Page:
One of the more historic cities in the world flaunts her art, beauty, and culture, presenting a character that must be all her own. At every stop on this trip we hear about the significance of Vienna in the culture, goods, and rulers across much of Europe. Now we get to see this grande dame.
We found that the fullness of Vienna cannot be absorbed in the day and a half that we have here; perhaps not in a week or two. It is a place against which we are destined to compare other major metropolises of the world (I would prefer to change that spelling to metropolii, but I shall conform to the dictatorial edicts of the dictionary). It is bustling, artistic, grandiose, friendly, and more compact than it first seems. We once again walk throughout the inner city on tour and on our own, seeing as much as possible and capturing a bit on our cameras.
The photos below are from one sunlit day. The tale of this night is worthy of a separate posting if-and-when time is available. A hint? The evening begins and ends with the letter ‘A’ … “a” as in the beginning of Anniversary and “a” as in the ending for operA.
Towering above us are the spires of St. Stephens cathedral in the heart of the city. Viennese fancy that the peaks of this church are visible from nearly any point in the area, but that is not the case at all. We shall not hold that against them, understanding there are historical, religious, and prideful reasons that make the second tallest structure of Vienna seem even larger than it is.
St. Stephens stretches to the sky. The regrets we take away from this spot on the square are that (1) our tour arrived at the time that sunlight strikes the back of the church rather than having the photographic advantage of light being at the back of our heads, and (2) we did not return to this square on our own to complete the visit and have a look inside the structure.
A short walk presents the shining beauty of the Hofburg Palace, once the imperial gateway to the city, structured as it is to impress and excite arriving visitors.
Just on the perimeter of the central city, easily within walking distance, and located on the tram line that can take us to or from the ship’s port, we find Belvedere Palace. Today this edifice is a museum, and the grounds have retained their vast gardens. It is late afternoon and we have a big night planned, thus the viewer sees what we did, which is grandeur.
Belvedere Palace gardens throw themselves toward the city center. The elevated perch of the palace (at Betsy’s back for this photo) on a sloping hill yields views to the hills well beyond the city. At the left edge of the image can be seen a church tower.
Zoom! Still at the door of Belvedere Palace, Doug’s zoom picks out details beyond the gardens, and even beyond the city. At the left is indeed the spire of St. Stephens cathedral, successfully delivering a focal point for the citizens of Vienna who choose to live on this southeast perimeter of the central city. In the far distance to the right, embedded in the hillside, appears to be a castle erupting from the forest of trees. One wonders if that was home to friend or foe; Vienna has experienced plenty of both throughout history.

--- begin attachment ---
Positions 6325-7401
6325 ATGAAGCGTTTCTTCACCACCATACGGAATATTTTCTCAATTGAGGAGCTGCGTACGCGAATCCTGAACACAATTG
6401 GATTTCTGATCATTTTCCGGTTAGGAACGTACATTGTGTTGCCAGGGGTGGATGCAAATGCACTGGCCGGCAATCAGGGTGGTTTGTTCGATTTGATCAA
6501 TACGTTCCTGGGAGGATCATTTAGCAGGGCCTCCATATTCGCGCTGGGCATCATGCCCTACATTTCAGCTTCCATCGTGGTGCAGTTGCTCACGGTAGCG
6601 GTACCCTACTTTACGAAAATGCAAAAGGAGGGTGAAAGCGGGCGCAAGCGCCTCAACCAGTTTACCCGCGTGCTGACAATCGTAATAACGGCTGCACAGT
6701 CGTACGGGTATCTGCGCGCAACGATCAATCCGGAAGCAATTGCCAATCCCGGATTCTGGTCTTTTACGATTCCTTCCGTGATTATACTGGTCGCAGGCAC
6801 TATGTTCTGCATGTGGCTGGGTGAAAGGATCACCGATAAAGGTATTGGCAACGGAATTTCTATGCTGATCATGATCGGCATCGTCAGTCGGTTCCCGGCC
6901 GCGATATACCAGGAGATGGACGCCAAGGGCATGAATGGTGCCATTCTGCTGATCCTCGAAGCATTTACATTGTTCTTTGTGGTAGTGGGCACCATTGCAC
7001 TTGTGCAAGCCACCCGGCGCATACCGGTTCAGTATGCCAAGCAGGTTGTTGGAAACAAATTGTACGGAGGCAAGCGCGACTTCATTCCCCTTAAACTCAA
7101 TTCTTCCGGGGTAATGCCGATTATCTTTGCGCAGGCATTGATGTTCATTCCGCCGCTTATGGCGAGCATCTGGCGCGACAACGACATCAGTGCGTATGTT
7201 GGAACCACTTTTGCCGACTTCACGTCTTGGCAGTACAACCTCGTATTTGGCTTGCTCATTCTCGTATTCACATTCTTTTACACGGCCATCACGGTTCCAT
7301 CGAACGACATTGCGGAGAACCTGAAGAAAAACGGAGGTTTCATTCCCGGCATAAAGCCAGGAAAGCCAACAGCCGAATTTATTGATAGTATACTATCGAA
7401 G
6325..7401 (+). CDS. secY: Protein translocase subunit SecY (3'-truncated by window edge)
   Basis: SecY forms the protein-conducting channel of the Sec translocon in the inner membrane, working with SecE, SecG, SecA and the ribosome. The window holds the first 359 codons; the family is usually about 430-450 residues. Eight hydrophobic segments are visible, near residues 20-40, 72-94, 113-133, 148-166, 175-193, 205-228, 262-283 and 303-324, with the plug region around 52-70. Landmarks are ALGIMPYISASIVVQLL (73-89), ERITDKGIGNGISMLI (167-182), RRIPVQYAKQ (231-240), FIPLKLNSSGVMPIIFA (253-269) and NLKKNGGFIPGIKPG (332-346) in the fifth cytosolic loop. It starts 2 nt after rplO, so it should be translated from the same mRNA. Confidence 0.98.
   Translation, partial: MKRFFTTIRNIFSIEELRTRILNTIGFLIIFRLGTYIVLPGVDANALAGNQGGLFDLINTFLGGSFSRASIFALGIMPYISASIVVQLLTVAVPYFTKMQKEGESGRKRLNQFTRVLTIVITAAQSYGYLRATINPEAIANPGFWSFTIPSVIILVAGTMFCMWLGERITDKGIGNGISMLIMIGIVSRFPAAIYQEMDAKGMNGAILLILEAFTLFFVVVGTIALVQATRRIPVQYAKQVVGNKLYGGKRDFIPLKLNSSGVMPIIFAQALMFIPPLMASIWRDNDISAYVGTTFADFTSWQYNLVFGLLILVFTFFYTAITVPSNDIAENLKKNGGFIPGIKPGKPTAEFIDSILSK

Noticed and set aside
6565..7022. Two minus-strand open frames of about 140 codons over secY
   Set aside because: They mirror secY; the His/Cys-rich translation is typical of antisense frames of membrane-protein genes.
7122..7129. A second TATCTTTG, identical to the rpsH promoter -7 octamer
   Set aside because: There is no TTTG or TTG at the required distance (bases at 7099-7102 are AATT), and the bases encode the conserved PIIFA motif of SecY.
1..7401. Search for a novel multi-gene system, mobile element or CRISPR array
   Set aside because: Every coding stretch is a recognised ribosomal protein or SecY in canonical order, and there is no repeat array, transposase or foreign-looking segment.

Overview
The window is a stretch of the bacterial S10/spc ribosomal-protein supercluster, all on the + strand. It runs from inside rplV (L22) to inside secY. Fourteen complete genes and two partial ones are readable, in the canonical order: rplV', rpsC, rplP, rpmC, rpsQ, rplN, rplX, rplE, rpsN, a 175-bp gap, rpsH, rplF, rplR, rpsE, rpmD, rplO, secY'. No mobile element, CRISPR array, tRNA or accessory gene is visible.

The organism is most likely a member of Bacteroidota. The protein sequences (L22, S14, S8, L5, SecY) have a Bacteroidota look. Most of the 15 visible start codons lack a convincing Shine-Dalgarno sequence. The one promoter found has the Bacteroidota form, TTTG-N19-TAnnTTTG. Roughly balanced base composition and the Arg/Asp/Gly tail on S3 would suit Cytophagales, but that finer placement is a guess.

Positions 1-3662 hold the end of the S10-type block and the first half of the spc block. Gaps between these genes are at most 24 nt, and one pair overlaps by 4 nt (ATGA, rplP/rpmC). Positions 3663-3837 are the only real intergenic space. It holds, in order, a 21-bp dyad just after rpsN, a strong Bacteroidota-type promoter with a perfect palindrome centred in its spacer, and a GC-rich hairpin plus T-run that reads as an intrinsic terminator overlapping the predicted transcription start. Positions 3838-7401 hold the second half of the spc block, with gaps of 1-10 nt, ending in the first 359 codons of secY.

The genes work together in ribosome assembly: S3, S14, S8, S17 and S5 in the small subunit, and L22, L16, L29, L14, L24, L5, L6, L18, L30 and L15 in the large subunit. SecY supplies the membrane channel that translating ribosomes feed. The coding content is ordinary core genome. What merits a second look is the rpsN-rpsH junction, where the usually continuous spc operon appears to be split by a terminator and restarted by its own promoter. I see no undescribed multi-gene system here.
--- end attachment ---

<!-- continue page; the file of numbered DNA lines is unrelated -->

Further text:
Allow me to share the fun of attempting to find a unique photographic view of Vienna scenery. At Belvedere gardens, we have the legs of a lion statue, the “king of the jungle” relegated to the role of “garden protector.” Even his massive legs and paws do not fully obscure St. Stephens from view, which I gather is just how the Viennese would wish things to be.
If challenged to see Vienna without seeing works of art, do not accept the dare. Art is everywhere, and this is just a sample where glittering gold greets visitors from the tops of a building’s brilliant statues.
This artful clock is another example of art that just “hangs around” Vienna.
Art can be old or new; it resides above, beside, or below you; it is everywhere you look in Vienna. In this case the outdoor stairwell of the Albertina Museum complex has been made a canvas for a painting about paintings of an upcoming exhibit.
Sculpture captures my attention generally, and my eyes become prisoners in Vienna because carvings and castings surround them. Though I direct the lens to capture a large piece across the street from Albertina Museum and facing the State Opera, I recall that it is but a portion of a work much larger. Here a man, woman, and child seem happy and also truly unaware of the burden borne by those below them. Perhaps they are a god and goddesses, more blessing than burden.
The excitement of a powerful fountain near a war memorial on Schwarzenburg Platz (Square) captures our attention. The view from one side contains a rainbow dancing on the drops of mist. This chosen angle shares the brilliance of the jetting water against a blue sky, flanked by non-identical but clearly symmetrical white buildings that shine in the same sun that creates rainbows.
Our *cabin* which the crew insists we shall not call a *room,* because this hotel is afloat. For days the Danube will race swiftly by our window, whether we are tethered to the shore or going with the flow. We hate to see Vienna being put in the rear view mirror, but we will remember her well.